As spring creeps into the air and the snow banks turn the ugly brown and the first shoots of green pop through the soil we start to think about the traditional foods of the season. One meat that comes to mind is lamb. Lamb has traditionally been a meat used to celebrate religious and seasonal happenings. Roast leg of lamb is often the choice for many Easter feasts. It also can be part of the Passover dinner. It can symbolize the "re-birth" of the earth and the passing of the winter season. So why lamb and what is "spring" lamb? In the days of early sheep farming in northern temperate climates lamb were often born in the spring which would make it very young to eat at this time of year. The term spring lamb can mean the lamb that was born in spring and raised throughout the summer into early fall. So spring lamb really wouldn't be ready until mid-July into September. It would be actaully the best lamb in that it would have eaten first mother's milk and then the best pasture throughout the summer months. A Spring lamb traditionally would be around 6 months old, weigh about 30 -40 lbs and would not have reached its full size yet. Today most lamb produced are just over six months but are weighing about 70lbs. This is due to larger breeds being grown and feeding methods. In reality almost all the large commercial lamb we buy is "spring" lamb and the calendar is no longer a factor as much when considering lamb quality. Niche market, grass-fed product can still be effected by season and end of summer product is typically the best.

So why lamb in spring? Originally the "Spring" lamb was meat from the English Dorsett breed that would give birth in the fall, feed its offspring on milk throughout the winter and then on the first early grass of spring. so spring lamb is really fall lamb. Lamb imported from New Zealand, Australia and Argentina , which have opposite growing seasons are often sold as "spring" lamb and their breeds tend to be a little smaller which adds to the size issue.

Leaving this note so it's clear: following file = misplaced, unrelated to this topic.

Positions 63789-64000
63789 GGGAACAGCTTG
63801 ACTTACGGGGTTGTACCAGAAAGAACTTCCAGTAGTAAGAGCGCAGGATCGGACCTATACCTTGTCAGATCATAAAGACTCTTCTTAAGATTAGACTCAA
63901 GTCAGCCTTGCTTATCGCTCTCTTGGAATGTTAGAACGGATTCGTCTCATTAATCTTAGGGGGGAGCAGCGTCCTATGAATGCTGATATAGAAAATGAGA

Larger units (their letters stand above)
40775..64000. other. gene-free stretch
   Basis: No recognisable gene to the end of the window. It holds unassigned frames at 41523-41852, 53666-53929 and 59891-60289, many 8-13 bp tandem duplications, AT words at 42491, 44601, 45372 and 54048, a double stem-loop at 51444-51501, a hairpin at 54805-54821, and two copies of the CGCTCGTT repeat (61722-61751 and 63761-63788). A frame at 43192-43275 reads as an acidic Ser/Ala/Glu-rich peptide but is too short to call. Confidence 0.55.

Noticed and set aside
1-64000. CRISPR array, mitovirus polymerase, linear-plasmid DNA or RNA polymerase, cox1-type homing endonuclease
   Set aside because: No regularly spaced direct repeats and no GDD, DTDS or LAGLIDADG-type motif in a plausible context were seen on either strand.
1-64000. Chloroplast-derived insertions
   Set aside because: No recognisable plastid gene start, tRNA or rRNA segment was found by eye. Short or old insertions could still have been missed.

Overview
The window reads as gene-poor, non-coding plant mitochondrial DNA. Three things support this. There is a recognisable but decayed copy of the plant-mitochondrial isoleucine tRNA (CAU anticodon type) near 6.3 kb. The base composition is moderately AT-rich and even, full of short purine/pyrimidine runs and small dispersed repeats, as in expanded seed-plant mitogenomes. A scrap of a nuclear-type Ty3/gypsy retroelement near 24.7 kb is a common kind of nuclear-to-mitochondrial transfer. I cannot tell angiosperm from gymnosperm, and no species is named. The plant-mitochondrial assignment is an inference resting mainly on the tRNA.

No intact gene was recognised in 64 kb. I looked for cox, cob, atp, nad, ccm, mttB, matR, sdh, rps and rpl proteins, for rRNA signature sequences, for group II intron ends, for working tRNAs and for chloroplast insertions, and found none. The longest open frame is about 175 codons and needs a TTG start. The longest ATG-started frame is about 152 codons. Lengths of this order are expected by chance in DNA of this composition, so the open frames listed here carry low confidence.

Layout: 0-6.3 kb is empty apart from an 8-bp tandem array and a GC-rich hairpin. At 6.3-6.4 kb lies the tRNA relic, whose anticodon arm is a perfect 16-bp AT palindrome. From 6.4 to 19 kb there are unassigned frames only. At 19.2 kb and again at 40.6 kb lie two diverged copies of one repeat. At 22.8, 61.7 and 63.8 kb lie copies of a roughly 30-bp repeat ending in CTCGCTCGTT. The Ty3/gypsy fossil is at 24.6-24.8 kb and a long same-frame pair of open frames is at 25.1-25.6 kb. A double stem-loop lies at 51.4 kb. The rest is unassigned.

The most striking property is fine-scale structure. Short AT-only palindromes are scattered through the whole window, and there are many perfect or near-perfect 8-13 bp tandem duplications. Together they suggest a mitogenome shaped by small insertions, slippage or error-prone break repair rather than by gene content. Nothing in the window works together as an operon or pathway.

Lamb remains a favorite this time of year with many menus serving a roast. This will often increase the wholesale price for the legs and racks, leaving the extra shoulders to be sold off at a more reasonable price. These can be boned and roasted as well with a little more skill. I like to stuff them and roast it slow for about 2.5 hours.

Wednesday, March 3, 2010

Aging 3

At the CIA I have been experimenting with aging meat for a while now. Over the years many classes have sampled the flavor of aged beef, lamb and even pork. We have compared dry to wet aging methods and discussed the advantages and disadvantages of both during our lectures. Most often we dry age a bone in 2x3 beef striploin for about 3-4 weeks and cut off all of the exposed area, conduct a yield test and then sample a few slices of steaks simply cooked in a hot black skillet. We compare this to a three week wet aged 0x1 boneless striploin cooked the same way. These are both non-program standard choice, not expensive prime or certified beef, but its not tenderness we are testing so much as the depth of flavor. Consistently the dry aged has more depth of flavor but a severe yield loss. I always try to encourage my students to think of how each would apply in the restaurant setting. A dry aged would be great for a stand alone steak where the flavor of the meat is the highlight. Wet aged might be more appropriate for a steak that is served with a rich sauce or spicy rub where the taste of the steak is lost to the seasoning.